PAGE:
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In Sicily Dionysius, the tyrant of the Syracusans, with intent to annex the Greeks of Italy as well to the overlordship that he held in the island, postponed the general war against them to another time. He judged rather that it was good policy to attack first the city of the Rhegians, because it was the advanced bastion of Italy, and so set out from Syracuse with his army. [2] He had twenty thousand infantry, a thousand cavalry, and one hundred and twenty ships of war. He crossed with his troops to the borders of Locris and from there made his way through the interior, cutting down the trees and burning and destroying the territory of the Rhegians. His fleet sailed along to the other districts1 upon the sea and he encamped with his entire army at the Strait. [3] When the Italians learned that Dionysius had crossed the sea to attack Rhegium, they dispatched sixty ships from Croton, with intent to hand them over to the Rhegians. While this fleet was cruising on the high sea, Dionysius sailed against them with fifty ships, and when the fleet fled to land, he pressed his attack no less vigorously and began to make fast and haul off the ships that were lying off-shore. [4] Since the sixty triremes were in danger of being captured, the Rhegians came to their aid in full force and held Dionysius off from the land by the multitude of their missiles. When a heavy storm arose, the Rhegians hauled up the ships high and dry on the land, but Dionysius lost seven ships in the heavy gale and together with them no fewer than fifteen hundred men. [5] Since the sailors were cast ashore together with their ships on Rhegian territory, many of them were taken prisoner by the Rhegians. Dionysius, who was on a quinquereme and many times narrowly escaped foundering, about midnight barely found safety in the harbour of Messene. Since the winter season had already come, he drew up terms of alliance with the Leucani and led his forces back to Syracuse.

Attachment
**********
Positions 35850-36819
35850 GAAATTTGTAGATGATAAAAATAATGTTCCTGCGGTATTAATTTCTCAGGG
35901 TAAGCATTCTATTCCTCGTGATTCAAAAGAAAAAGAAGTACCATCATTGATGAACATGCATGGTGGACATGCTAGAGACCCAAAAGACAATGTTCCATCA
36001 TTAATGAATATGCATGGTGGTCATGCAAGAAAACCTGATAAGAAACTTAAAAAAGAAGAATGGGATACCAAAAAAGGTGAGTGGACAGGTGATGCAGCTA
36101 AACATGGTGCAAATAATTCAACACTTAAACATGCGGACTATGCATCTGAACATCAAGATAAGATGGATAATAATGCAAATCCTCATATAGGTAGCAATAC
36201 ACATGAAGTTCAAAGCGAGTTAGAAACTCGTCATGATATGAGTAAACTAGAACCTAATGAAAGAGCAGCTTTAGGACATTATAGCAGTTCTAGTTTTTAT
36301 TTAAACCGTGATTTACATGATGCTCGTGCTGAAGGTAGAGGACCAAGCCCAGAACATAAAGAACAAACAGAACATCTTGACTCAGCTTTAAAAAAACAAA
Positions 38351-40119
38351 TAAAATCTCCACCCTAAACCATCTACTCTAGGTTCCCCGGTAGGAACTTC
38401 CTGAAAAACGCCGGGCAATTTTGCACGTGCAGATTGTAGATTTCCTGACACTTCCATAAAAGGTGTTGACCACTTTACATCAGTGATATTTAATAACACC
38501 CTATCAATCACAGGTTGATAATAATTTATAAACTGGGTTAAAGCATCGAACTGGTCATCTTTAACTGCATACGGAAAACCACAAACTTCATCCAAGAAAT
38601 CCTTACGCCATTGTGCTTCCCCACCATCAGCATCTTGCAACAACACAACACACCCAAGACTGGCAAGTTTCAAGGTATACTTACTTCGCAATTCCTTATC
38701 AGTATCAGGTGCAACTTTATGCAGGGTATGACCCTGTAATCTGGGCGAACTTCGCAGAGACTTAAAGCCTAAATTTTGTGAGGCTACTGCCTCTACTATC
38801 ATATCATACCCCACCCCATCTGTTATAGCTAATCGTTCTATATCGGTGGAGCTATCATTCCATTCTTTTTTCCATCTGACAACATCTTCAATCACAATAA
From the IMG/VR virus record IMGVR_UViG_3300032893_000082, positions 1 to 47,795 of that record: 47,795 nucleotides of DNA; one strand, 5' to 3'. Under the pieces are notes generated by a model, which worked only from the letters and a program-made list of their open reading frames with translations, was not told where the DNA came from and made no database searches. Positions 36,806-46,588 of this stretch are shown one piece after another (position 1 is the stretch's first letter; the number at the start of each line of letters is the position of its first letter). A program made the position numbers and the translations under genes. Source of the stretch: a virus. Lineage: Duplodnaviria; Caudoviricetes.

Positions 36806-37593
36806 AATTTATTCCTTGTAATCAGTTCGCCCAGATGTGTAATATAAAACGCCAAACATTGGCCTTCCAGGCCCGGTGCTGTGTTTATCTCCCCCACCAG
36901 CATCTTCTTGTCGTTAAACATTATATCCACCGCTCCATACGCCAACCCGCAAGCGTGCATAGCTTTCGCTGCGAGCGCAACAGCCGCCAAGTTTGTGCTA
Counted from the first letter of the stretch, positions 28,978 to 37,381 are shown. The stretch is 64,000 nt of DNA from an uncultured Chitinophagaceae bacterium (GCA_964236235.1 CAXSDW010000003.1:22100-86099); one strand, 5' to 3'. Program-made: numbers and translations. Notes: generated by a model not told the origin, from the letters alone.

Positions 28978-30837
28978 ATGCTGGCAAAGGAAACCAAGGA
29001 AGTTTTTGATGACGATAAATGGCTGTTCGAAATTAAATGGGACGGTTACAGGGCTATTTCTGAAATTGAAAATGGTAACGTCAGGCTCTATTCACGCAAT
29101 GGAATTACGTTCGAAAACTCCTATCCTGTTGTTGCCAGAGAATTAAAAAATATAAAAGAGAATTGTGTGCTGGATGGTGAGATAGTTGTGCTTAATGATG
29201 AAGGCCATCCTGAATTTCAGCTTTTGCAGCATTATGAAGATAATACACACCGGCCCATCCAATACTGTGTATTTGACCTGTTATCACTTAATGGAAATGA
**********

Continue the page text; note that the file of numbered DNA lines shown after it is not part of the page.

1 i.e. of Rhegian territory not touched by Dionysius who was advancing through the interior. But the Greek is suspect.

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